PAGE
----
Execution on the Testing System 2 displayed similar performance problems (Figure 24) as seen in the very beginning of the testing (Figure 15). The second attempt was tried to see if the previous results were caused by a random issue. However, the observed results did not confirm it.

As it was mentioned earlier, to find out if that performance sag was virtual machine software dependent or system dependent, the same test was executed on Testing System 3 and then later on Testing System 4 in order to replicate Testing System 2 but with different virtualization software.

The same Hardware Set 2 and Kali Linux 2022.4 were used, but this time, with VMware Workstation 16 PRO, 16 GB RAM, and 8 Processor Cores (4 Processors, 2 Cores each), which is slightly lower than what the Testing System 2 has by 2 CPU cores less. The results (real 42.54s, user 5.28s, sys 8.39s, cpu 32%) were vastly different from what was observed on Testing System 2 in Figure 24.

3.2.5. Man-Spider and Ripgrep Content Search Performance and Reliability

The fresh round of tests for both Man-Spider and ripgrep was performed from Testing System 4. For each Share System Man-Spider was executed first, and then upon its completion ripgrep was executed. All Share Systems had the same dataset of 3.81 GB size each, bringing this to a total of 19.05 GB of data for all five shares combined. During the last test, where all shares were getting scanned at once - Man-Spider crashed Testing System 4.




Share System 1: CentOS 7

Found: 7 Files

real    57.05s

user    55.28s

sys     21.31s

cpu     134%

Found: 6 Files

real    33.53s

user    2.18s

sys     4.27s

cpu     19%

Share System 2: Ubuntu 20.04.6

Found: 7 Files

real    57.89s

user    56.05s

sys     20.75s

cpu     132%

Found: 6 Files

real    35.88s

user    2.46s

sys     4.58s

cpu     19%

Share System 3: Windows Server 2019

Found: 7 Files

real    66.84s

user    61.28s

sys     22.80s

cpu     125%

Found: 6 Files

real    36.26s

user    2.42s

sys     4.64s

cpu     19%

Share System 4: Windows Server 2022

Found: 7 Files

real    54.85s

user    55.45s

sys     19.59s

cpu     136%

Found: 6 Files

real    36.81s

user    2.20s

sys     4.51s

cpu     18%

Share System 5: Windows 10

Found: 7 Files

real    54.93s

user    54.07s

sys     19.40s

cpu     133%

Found: 6 Files

real    37.34s

user    2.43s

sys     4.72s

cpu     19%

All Share Systems at once

Crashed Testing System 4

Found: 30 Files

real    172.42s

user    10.39s

sys     16.35s

cpu     15%

Figure 27. Man-Spider and Ripgrep performance results table

3.2.6. Man-Spider and Ripgrep Single Filename Search

Initially, when a single filename Man-Spider search was executed against all five Share Systems, the tool was not finding files during the search. Nothing was in Man-Spider’s loot directory as well. The initial execution time of almost 21 seconds is an anomaly in this case, as it was not observed any time after. Under 1 minute and a half is the average, typical time.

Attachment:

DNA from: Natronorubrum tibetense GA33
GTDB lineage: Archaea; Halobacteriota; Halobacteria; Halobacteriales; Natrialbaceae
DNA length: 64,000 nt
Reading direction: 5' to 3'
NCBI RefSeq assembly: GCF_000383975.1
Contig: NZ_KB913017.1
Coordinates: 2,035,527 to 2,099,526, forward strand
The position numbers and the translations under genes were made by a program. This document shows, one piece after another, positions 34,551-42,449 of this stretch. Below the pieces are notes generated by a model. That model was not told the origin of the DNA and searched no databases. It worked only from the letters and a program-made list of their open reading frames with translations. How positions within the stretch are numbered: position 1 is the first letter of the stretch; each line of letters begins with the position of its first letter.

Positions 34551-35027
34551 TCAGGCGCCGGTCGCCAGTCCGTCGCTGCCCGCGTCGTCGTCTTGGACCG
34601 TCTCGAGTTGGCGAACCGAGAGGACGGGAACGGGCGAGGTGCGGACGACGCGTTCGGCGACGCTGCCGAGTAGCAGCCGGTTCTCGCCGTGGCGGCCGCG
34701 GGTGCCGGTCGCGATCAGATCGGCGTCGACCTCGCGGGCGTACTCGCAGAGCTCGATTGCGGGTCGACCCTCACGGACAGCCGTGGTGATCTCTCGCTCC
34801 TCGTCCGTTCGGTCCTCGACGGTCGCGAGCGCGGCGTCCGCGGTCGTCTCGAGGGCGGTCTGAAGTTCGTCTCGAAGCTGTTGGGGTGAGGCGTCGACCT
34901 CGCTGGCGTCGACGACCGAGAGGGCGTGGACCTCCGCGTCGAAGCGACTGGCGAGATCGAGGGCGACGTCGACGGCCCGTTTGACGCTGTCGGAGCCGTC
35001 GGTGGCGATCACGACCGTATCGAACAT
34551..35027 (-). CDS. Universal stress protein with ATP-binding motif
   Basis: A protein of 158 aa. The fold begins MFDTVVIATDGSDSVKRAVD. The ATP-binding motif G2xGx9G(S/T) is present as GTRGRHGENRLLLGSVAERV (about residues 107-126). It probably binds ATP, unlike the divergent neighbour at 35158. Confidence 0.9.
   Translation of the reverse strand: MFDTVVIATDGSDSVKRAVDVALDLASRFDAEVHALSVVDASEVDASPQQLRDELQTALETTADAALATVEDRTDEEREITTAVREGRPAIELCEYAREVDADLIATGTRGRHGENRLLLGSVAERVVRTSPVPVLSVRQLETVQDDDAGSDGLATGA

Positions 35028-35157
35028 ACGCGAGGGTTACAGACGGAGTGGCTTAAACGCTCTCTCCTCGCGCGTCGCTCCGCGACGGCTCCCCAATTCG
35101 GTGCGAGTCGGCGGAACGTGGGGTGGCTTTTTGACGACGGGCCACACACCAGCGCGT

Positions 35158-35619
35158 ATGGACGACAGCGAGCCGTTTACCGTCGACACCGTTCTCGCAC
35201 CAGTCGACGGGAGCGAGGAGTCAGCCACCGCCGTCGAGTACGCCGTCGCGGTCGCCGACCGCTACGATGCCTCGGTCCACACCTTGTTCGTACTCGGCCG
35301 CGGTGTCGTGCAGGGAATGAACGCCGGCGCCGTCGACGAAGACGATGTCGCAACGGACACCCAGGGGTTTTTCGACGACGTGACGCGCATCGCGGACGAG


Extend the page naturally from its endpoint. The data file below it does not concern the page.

It was suspected that the problem was in syntax, and verbose execution mode was added. After that, Man-Spider started showing all 35 found files but was not deliberately indicating them as matches. To see them, you have to execute it in verbose mode and then apply further filtering due to no built-in match indication. The following command can be used to filter down to the results: time manspider -s 10GB -t 8 -m 1000 /mnt/smb --filenames password -v | grep -v "Skipping" | grep -v "does not match" | grep -v "undesirable extension".

Ripgrep found all 35 files in under one-twentieth of a second. OS Error 13s were related to the absence of write permissions for some folders and were adjusted later.

3.2.7. Man-Spider and Ripgrep Multiple Filenames Search

The next testing case was finding multiple filenames in one search. Man-Spider found all 35 files and performed with similar numbers to the previous single filename search. Figure 31 implements manual highlighting for visibility and displays how Man-Spider verbose results look without filtering.

Ripgrep executed the same search in under one-tenth of a second while finding all files as well.

3.2.8. Man-Spider and Ripgrep Multiple Extensions Search

Two extensions ppk and xlsx were chosen for the multiple extensions test. Man-Spider search performance was like its multiple filename search.

Ripgrep performed the same search in 0.08 seconds which is 15 times faster than Man-Spider. Double matching with extensions file name was fixed later during 3-stage approach development, and no reflections on performance were observed.

During directory name search attempts, it was noticed that Man-Spider does not execute just a directory name search without specifying file names, extensions, or content that needs to be searched along.  Meanwhile, ripgrep searched multiple directories and filenames in a similar manner and performance as it did with filenames and extensions.

3.2.9. Overall Performance and Reliability Analysis Table

The following table was constructed to compare capabilities of each tool to figure out the approach with the best sides of each.





Issues may arise depending on the system compatibility

No issues

Content Scanning Speed

More than 88 seconds without considering pictures for share size of 3.81 GB

Under 50 seconds for share size of 3.81 GB

Content Parsing Issues

Did not analyze compressed files and PPT

Did not analyze DOCX, XLSX, PPTX, and pictures

Filenames, Extensions, and Directory Search

No directory name search without specifying names, extensions, or contentMultiple Extensions search is 1.15 seconds for share size of 3.81 GB

Flexible search parameters



Multiple Extensions search is 0.1 second for share size of 3.81 GB (11 times faster)


Crashes systems upon large files


Heavy system usage, especially during pictures scanning (Figure 13)

Reliable execution



Much lower processing power consumption overall

User Experience

Automatically displays and counts match occurrences during content search.